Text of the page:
Through a biblical lens: navigating business in uncharted territories — Nomvuyo Xabela


On June 27 I attended a networking event aboard the Logos Hope ship and wrote a report that would lead to an unexpected opportunity. Moved by my article, a special lady and sister, Barbara Jaftha, blessed me with a complimentary ticket to a women’s business networking engagement, where she was one of the speakers.

Barbara, a transformation coach, has extensive experience in human development, but I know her to be a “marine evangelist”. Our connection began early this year through our shared weekly swimming routine in the cold Atlantic Ocean, where we discovered our common faith and began praying together for each other and our nation.

The event: One past, present and future
The choice of venue, Youngblood Gallery on Bree Street, was notable. Located in the heart of Cape Town, it is part of the city’s rich heritage. The Youngblood Foundation (NPC) is an arts and culture development platform that assists artists from all genres to become self-sustaining,

Lucia Pollard, the host and founder of Lucia Pollard Photography & Events, opened the event with heartfelt reflections on her personal experiences during the apartheid era and its ongoing impact on South Africa’s economic landscape. With these events, one of her aims is to bridge social gaps. As I listened, I was reminded of Apostle E Kure’s 2016 prophecy over South Africa: “The past was not a mistake. It was God preparing for destiny.”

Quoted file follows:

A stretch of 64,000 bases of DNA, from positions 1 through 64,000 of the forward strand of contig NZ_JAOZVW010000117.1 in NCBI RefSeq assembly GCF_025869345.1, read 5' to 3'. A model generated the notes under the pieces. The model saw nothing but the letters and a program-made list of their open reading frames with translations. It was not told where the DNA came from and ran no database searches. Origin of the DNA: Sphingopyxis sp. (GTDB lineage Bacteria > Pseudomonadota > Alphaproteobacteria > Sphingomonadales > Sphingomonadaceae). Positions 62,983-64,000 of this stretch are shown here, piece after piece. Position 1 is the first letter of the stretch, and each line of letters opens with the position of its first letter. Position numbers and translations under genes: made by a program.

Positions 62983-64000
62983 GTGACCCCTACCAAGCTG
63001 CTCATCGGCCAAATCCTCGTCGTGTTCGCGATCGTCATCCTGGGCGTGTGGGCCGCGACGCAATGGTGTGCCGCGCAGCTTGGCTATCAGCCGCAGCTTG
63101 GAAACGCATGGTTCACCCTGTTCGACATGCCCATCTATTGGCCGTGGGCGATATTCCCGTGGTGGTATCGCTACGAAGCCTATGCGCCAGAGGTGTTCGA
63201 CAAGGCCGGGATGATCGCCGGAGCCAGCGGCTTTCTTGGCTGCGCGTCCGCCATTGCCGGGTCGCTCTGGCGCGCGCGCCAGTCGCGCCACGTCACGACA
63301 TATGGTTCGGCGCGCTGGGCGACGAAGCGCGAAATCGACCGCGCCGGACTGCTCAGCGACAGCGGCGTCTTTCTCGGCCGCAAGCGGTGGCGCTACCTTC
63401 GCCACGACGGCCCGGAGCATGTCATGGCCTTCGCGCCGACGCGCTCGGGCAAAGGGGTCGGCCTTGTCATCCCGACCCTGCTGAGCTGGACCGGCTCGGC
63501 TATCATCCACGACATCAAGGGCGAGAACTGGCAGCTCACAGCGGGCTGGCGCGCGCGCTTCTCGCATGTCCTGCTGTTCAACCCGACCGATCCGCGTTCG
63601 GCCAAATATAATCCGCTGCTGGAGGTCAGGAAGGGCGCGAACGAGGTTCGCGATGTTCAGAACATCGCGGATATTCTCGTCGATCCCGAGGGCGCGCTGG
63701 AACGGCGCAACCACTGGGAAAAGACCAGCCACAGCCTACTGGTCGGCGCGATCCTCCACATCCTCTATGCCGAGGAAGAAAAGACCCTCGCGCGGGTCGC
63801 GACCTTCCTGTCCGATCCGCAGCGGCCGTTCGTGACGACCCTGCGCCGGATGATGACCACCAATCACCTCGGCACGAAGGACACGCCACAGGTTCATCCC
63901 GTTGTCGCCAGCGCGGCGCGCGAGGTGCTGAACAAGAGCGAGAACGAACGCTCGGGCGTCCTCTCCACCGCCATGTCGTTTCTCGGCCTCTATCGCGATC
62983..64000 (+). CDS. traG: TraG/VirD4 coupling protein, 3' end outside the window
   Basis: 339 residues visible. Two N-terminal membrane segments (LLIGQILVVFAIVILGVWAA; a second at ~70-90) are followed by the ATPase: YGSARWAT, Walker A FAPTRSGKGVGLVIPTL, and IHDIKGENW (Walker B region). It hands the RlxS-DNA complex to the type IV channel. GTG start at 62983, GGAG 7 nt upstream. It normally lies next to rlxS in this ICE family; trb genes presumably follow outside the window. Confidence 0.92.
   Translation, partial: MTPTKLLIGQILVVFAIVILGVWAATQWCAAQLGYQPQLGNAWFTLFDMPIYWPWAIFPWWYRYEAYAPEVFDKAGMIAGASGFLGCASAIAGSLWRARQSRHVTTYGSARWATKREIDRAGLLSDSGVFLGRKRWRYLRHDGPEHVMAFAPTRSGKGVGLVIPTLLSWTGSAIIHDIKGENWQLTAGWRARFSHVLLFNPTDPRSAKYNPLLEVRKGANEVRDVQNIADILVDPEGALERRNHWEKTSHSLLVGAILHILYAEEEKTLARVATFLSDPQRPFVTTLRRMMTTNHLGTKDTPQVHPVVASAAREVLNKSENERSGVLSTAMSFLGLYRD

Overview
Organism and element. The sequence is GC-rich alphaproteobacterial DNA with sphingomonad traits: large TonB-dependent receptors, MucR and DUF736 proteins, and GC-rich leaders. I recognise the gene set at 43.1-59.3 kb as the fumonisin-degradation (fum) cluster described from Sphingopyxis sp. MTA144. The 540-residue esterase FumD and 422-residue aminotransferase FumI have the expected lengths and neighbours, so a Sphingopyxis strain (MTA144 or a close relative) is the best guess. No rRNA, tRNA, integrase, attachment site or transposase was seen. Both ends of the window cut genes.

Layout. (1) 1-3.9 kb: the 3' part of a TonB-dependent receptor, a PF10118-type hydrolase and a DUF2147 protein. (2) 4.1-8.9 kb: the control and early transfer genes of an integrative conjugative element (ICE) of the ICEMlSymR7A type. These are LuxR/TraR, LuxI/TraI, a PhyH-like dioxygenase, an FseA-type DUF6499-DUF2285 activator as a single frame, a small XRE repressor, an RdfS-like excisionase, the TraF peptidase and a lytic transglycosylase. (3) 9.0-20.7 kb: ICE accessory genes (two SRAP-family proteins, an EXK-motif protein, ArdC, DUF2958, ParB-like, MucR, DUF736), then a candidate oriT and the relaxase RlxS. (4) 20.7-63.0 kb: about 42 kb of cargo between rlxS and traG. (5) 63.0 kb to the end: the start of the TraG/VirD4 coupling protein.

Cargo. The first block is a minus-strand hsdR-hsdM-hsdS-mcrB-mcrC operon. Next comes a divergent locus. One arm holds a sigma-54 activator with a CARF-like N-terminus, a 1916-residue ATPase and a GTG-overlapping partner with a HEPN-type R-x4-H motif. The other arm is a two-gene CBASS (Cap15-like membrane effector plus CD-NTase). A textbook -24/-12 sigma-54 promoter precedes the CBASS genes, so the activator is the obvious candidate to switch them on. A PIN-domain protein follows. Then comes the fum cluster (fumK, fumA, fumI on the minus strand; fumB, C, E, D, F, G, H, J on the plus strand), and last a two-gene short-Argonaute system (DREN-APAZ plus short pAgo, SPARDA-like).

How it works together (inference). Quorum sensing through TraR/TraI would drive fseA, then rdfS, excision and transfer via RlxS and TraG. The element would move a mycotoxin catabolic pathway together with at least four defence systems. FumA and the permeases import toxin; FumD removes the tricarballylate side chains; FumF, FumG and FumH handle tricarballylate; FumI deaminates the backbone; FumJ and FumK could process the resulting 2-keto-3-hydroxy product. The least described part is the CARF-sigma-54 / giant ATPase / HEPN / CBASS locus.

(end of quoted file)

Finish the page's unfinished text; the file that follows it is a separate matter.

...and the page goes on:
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Top left, Lucia Pollard; top right, Olivier Andries (in white shirt) from Living Hope Ministries with Shanalene and Bridget; centre, Nomvuyo Xabela (Nhonho) and Barbara Jaftha; bottom, Bottom : Gugu Dlodlo

Living Hope Ministries
Among the introductions and business presentations, the most inspiring stories came from two ladies from Living Hope Ministries. These aspiring entrepreneurs shared their testimonies of overcoming drug abuse, with one having been clean for 12 years and the other for 2 months. One of them had even received a sponsorship for business coaching. Their stories highlighted the need and importance of coaching and mentorship for women in business.

Barbara Jaftha’s testimony
Barbara’s presentation took an unexpected turn when she openly shared her life story. She spoke of “losing her crown” when she became pregnant at 18 and then getting married and becoming a widow at 28. In her Fix Your Crown redemptive coaching series, she highlighted the following key points:
● Understanding you have a crown: meaning you are a queen
“Behold, I come quickly; hold fast that which thou hast, that no man take thy crown” — Revelation 3:11
● Acknowledging a slipped crown: Recognising when your crown has tilted and fixing it.
● Signs of a misplaced crown:
– loss of confidence
– entrapment by fear
– losing your voice
– stagnation

Barbara emphasised that as we fix our crowns, regain our voices and recover from a place of shame, we need mentors to help us on our journeys, in order to lead from a place of wholeness; emotionally, spiritually, entrepreneurially,parentally, vocationally, financially, etc

Dr Linda Gobodo, who has mentored many African millionaires, echoed this sentiment at the 2023 Rwanda women’s conference, stating that Africa needs mentorship to unlock its redemptive gifts and lead with excellence, integrity, healing, and pragmatism.

Closing thoughts
Gugu Dlodlo graciously closed the session by highlighting the natural strategic advantages and strengths of women in business:
● The power of prayer and grace
● Nurturing an egoless leadership
● Adaptability and fexibility

This event was a profound reminder that through faith, mentorship, and embracing our redemptive gifts, we can navigate uncharted business territories and lead with integrity and purpose.

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